NOTES ON THE SONIC BODY. FLESHING THE VOICe
UNTRAINING THE EAR DAYS 14.06.–16.06.2019
Concerts, Talks, Workshops
with Ain Bailey, Alessandra Eramo, Rehab Hazgui, Edyta Jarząb, Brandon LaBelle, Diana McCarty, Ute Wassermann, Christina Wheeler, and others.
TICKETS via Resident Advisor
All events are accessible by wheelchair.
3-Day-Pass 22 (20) EUR
Friday 14.06.2019 1-Day-Ticket 8 (6) EUR
|Ain Bailey What Does Your Life Sound Like? Workshop|
|Alessandra Eramo Tracing South Performance & Conversation|
Saturday 15.06.2019 1-Day-Ticket 12 (10) EUR
|Edyta Jarząb What Can We Hear With A Vagina? Can We Turn Off That Lady's Microphone? Workshop|
|18:00||Diana McCarty Flaming Reboot Lecture|
Ute Wassermann Gorgo Performance
Ain Bailey Five Car Train To Freemont Performance
SUnday 16.06.2019 1-Day-Ticket 12 (10) EUR
|Alessandra Eramo Voice. And Beyond Lecture|
Brandon LaBelle On Poetics and Acoustic Justice Lecture
|Rehab Hazgui Performance & Conversation|
|Christina Wheeler Emerge From the Totality of Blackness Performance & Conversation|
|Music & Drinks|
To participate in one or both of the workshops by Ain Bailey (14.06.2019 13:30–16:30) and Edyta Jarząb (15.06.2019 12:00–15:00), please register at email@example.com. Everyone is welcome to join, no singing or musical experience needed.
Ain Bailey: What Does Your Life Sound Like?
What are the six sounds that have a particular resonance for you? Perhaps it is the sound of a creaking door in the house of a beloved family member; the call to prayer from a mosque in your neighbourhood; the song/piece of music that reminds you of your first love or the soundtrack of a film or a track in a club that feels like home. The sonic selections of the workshop participants will be shared in a listening session, and each participant will be asked to consider and reflect upon their choices.
Ain Bailey is a sound artist and DJ. Her practice involves an exploration of sonic autobiographies, architectural acoustics, live performance, as well as collaborations with performance and visual artists.
Edyta Jarząb: What can we hear with a vagina? CAN WE TURN OFF THAT LADY'S MICROPHONE?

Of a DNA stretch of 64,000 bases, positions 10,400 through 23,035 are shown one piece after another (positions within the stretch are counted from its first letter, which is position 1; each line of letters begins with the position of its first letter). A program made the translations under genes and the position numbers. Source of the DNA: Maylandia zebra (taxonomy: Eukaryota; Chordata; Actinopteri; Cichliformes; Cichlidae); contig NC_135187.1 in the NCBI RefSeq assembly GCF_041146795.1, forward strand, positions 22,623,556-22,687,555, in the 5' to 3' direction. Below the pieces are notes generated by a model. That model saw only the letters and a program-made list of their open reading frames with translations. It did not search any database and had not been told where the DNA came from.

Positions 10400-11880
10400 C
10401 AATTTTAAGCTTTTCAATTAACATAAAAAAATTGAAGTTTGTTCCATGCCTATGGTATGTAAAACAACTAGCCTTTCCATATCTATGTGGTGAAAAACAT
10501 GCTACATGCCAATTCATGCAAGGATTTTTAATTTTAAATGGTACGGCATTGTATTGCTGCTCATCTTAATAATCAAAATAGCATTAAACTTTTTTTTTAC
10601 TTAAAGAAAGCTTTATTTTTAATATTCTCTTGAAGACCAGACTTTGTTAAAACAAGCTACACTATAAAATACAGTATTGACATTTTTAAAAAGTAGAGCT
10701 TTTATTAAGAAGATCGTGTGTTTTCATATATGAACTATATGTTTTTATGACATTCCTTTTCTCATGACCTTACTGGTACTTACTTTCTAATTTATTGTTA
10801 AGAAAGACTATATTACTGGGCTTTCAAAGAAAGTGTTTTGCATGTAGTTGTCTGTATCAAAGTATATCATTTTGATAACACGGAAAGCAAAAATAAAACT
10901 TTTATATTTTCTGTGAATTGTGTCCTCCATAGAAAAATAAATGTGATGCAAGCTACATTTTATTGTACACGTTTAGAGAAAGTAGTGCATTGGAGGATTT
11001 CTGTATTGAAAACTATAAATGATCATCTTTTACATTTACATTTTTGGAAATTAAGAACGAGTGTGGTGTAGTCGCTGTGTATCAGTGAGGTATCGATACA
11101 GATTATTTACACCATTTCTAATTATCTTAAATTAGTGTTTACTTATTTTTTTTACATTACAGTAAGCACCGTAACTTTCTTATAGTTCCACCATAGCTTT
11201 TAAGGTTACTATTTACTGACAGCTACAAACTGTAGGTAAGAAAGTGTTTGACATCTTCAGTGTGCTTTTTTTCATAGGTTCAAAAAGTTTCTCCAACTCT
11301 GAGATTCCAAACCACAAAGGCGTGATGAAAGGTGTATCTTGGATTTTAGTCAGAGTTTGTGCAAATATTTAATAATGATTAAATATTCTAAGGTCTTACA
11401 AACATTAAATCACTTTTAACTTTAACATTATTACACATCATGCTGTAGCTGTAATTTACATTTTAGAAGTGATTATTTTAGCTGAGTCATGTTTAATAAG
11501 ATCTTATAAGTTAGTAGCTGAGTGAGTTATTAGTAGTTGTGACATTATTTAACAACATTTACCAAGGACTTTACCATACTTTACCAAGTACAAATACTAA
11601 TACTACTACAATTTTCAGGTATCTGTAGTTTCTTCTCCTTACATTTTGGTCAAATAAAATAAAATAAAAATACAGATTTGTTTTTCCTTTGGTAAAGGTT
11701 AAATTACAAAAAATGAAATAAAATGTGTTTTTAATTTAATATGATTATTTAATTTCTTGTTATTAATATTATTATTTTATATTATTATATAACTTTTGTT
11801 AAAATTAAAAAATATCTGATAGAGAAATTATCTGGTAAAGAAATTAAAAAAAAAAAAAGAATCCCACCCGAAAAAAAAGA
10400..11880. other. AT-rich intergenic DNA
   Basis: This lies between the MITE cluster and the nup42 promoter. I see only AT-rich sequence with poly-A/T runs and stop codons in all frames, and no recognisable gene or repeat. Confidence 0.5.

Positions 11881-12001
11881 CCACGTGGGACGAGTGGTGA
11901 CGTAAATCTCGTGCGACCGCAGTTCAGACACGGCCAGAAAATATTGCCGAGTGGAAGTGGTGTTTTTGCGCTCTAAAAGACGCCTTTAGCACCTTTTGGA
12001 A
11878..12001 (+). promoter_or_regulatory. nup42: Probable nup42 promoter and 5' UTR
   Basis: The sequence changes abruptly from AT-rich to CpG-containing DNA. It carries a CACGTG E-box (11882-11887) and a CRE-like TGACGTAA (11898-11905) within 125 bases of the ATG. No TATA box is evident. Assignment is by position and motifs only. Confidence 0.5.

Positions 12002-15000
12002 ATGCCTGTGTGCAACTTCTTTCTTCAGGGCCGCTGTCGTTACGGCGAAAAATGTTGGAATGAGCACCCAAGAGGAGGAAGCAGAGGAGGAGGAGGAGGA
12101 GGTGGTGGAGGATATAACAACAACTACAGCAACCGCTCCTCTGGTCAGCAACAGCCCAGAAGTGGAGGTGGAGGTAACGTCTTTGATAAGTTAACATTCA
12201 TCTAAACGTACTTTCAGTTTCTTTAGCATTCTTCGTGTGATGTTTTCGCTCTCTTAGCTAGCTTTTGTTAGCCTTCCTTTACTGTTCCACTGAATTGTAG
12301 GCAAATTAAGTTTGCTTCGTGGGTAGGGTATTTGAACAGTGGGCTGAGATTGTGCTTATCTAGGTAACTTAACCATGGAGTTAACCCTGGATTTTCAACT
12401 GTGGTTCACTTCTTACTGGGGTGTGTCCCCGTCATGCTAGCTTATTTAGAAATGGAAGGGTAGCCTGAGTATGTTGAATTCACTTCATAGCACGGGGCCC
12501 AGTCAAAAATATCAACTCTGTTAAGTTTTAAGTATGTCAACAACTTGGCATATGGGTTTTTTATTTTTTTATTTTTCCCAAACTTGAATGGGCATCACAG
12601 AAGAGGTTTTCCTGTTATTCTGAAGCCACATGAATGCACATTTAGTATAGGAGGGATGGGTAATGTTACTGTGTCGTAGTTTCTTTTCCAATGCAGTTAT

Can we turn that lady’s microphone off? Hearing research suggest that music is phallic phenomenon, Pauline Oliveros in turn claims that music can be “actively penetrated” and wonders why women do not have banana shaped ears. Following the stereotype that music is penetrating, she came up with active listening which is penetrating sound itself. Do the voice and listening have a gender or sex? How is voice quality organizing the public sphere? How can listening ground the amplification of social resistance? A performative lecture on the nature of voice and listening as biopolitical phenomena will be followed by a workshop which looks at a possible balance between sounding and listening through focusing on energetic processes, playfulness, improvisation, and non-hierarchic synchronicity. During the workshop we will exercise how to close our ears and listen with vaginas, and one doesn’t need to have one. "What can we hear with a vagina?" – is a question that appears in the text "Towards Vaginal Listening" by Anna Raimondo.
Edyta Jarząb is a performance and sound artist working with the voice and machines, poetry, field recordings, radio waves and body as a sensitive transmitter and receiver.
The rhythms of my bodily life
encoded in the theater of my mother's womb
I listened from the beginning
cellular language familiar to all sentient beings without exception
In the UNTRAINING THE EAR DAYS we focus our listening on the multi-modality of voice. We venture to listen to voice beyond privileging tone, frequency or pitch, complexifying words, morphology, and language through vocality of sounds or non-verbal utterances. A series of performances, lectures, workshops, free-form contributions respond to our endeavor of challenging what it is we call listening, in this particular instance focusing on voice. Additionally, we survey how forming meaning through the mouth, face, muscle and flesh, translates into possibilities of listening to voices. We collectively pay attention to the process in which the sound of the inward self is transmitted and listened to through the whole voice rhythmically as instigated by the body.